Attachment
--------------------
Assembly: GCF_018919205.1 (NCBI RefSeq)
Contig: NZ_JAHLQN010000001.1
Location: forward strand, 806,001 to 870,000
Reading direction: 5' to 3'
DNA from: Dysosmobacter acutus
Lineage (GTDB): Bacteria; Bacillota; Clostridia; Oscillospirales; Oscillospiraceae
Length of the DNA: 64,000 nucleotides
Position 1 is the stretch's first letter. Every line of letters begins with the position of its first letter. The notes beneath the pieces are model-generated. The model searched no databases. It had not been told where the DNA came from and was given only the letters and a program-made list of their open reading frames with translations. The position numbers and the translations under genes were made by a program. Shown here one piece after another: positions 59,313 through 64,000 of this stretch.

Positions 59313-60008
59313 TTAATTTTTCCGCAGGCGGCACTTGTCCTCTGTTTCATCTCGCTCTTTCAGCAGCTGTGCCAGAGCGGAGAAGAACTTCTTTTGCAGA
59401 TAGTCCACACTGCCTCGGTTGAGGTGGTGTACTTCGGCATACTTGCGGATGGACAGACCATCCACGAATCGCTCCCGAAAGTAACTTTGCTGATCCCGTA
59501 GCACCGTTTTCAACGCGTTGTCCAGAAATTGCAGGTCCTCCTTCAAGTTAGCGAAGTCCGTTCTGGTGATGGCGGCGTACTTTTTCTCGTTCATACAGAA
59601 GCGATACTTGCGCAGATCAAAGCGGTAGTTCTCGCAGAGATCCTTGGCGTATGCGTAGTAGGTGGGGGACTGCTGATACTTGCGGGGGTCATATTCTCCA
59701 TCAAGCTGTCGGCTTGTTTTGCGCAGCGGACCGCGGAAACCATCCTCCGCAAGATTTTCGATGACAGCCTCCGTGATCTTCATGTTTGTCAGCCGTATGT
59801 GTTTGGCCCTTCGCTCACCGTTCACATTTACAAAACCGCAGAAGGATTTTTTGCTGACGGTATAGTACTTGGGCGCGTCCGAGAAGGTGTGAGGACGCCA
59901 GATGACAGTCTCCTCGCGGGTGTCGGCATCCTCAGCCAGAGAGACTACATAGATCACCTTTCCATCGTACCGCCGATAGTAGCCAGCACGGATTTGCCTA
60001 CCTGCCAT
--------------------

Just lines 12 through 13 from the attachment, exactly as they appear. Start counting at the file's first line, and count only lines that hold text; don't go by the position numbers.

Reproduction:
59501 GCACCGTTTTCAACGCGTTGTCCAGAAATTGCAGGTCCTCCTTCAAGTTAGCGAAGTCCGTTCTGGTGATGGCGGCGTACTTTTTCTCGTTCATACAGAA
59601 GCGATACTTGCGCAGATCAAAGCGGTAGTTCTCGCAGAGATCCTTGGCGTATGCGTAGTAGGTGGGGGACTGCTGATACTTGCGGGGGTCATATTCTCCA